Prospecting: it’s a tricky thing, no? In today’s digital era, there are so many ways to cast your net into an open sea of contacts. This has been a focal point lately for my own business (I was able to build a client base rather quickly, but surely don’t want to rest on my laurels). As such, I’ve been researching, speaking with colleagues and attending webinars to find fresh direction for prospecting success.
Several approaches have served me well in the past: networking at tradeshows, reaching out to old contacts, InMailng key decision makers at companies within my niche market. The more I prospect, the more it sinks in that it’s not how, but who you prospect. After all, you can’t attract new customers, let alone retain them, if you don’t have a solid understanding of who they are or how they think. It’s such a simple concept, yet one that can be easily forgotten in an aggressive pursuit to grow.
This isn’t to say you shouldn’t put yourself out there (just as important as understanding your target audience is knowing that the best opportunities can be found in the unlikeliest of places). It’s just that knowing your target audience—really knowing them—will make a drastic difference in your prospecting efforts. Starting big and working backwards helps brands gain a clear view of people within their target audience: their needs, preferences, behaviors, budget and more. Think of it as a less fancy version of behavioral targeting.
Let’s use my business as an example. For all intents and purposes, I’m a B2B service provider targeting companies across a range of verticals, but mostly technology (i.e. software vendors, telecom providers, IT/networking companies).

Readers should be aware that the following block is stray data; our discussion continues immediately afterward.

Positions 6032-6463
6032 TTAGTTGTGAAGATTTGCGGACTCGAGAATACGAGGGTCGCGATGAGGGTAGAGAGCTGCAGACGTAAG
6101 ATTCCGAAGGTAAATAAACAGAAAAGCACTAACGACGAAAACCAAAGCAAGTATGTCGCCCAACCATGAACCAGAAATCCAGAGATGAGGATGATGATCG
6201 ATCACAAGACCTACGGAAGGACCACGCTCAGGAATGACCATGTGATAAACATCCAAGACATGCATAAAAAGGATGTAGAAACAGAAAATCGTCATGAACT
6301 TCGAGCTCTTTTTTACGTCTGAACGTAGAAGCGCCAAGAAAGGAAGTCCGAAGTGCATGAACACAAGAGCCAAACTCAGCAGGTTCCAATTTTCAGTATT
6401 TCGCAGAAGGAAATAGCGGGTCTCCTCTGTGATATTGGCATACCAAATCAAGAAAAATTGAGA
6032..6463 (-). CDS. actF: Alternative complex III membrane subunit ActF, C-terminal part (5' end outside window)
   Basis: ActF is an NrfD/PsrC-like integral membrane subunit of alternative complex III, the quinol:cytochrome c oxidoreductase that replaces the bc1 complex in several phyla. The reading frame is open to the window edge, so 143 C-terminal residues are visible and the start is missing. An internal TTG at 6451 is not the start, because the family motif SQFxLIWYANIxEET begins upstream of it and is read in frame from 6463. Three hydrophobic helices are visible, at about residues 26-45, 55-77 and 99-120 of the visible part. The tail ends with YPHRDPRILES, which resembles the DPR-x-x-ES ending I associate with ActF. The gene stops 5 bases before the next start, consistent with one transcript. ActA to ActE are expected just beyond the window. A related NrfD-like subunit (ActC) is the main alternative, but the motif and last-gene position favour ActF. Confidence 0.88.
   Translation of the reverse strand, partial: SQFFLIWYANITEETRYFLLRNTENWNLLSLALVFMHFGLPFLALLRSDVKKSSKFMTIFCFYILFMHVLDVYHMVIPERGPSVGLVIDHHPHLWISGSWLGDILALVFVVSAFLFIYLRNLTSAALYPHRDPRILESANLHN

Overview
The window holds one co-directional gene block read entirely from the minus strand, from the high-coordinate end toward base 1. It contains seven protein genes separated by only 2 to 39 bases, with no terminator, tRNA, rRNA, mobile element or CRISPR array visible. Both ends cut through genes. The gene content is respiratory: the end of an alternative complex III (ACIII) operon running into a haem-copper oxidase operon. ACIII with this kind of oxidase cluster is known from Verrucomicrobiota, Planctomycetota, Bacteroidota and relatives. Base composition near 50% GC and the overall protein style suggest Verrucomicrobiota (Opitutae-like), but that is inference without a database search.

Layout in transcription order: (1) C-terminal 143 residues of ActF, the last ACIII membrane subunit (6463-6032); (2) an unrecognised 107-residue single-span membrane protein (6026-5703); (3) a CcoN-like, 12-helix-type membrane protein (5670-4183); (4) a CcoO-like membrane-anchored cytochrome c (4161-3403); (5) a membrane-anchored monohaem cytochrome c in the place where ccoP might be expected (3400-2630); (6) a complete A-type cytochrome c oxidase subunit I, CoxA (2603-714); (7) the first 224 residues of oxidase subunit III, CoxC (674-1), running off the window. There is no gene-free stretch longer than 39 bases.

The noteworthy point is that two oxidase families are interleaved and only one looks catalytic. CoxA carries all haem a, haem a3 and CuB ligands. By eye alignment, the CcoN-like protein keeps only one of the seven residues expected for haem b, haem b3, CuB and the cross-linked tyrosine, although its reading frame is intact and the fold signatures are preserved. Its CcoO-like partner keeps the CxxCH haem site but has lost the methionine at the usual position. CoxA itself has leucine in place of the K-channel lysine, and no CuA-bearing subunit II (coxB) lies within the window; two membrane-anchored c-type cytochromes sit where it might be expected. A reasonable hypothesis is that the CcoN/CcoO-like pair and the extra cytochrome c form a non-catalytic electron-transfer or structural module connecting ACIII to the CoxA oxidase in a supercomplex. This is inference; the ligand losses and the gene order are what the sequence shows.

First, I’d want to analyze my existing client base with some questions:
- Which companies do I get the most work from? Which the least? Why is that?
- What are some unique characteristics of those clients I get the most work from?
- What are some predictive indicators?
For my business, examples of unique characteristics can include: having a well-defined content marketing strategy in place (sign of content marketing maturity); being based internationally, versus domestically or locally; and having multiple content teams, versus a single department or one-person team.
Next, I’d want to consider what these findings indicate to me about these clients. For example: their annual revenue is high ($1-3 billion per year); they put out at least 20-40 content assets per month; they have at least 4 executives who consistently publish blogs, perhaps ghostwritten.
Next, I’d want to identify companies with similar characteristics (a Google search can get the ball rolling). Then ask yourself: what are their main pain points? For me, I might want to do a quick search of their site. For example, if their last white paper was published in Q2 2017 that means they may need support in this area.
After this comes the content: produce blogs, white papers, email drip campaigns, infographics, etc. that target these perceived needs. Get these pieces of content in front of your target audience, and then fine tune your strategy as needed!
This is just a taste of how you can begin deconstructing to find and keep clients that need your products/services (and are willing to pay for them).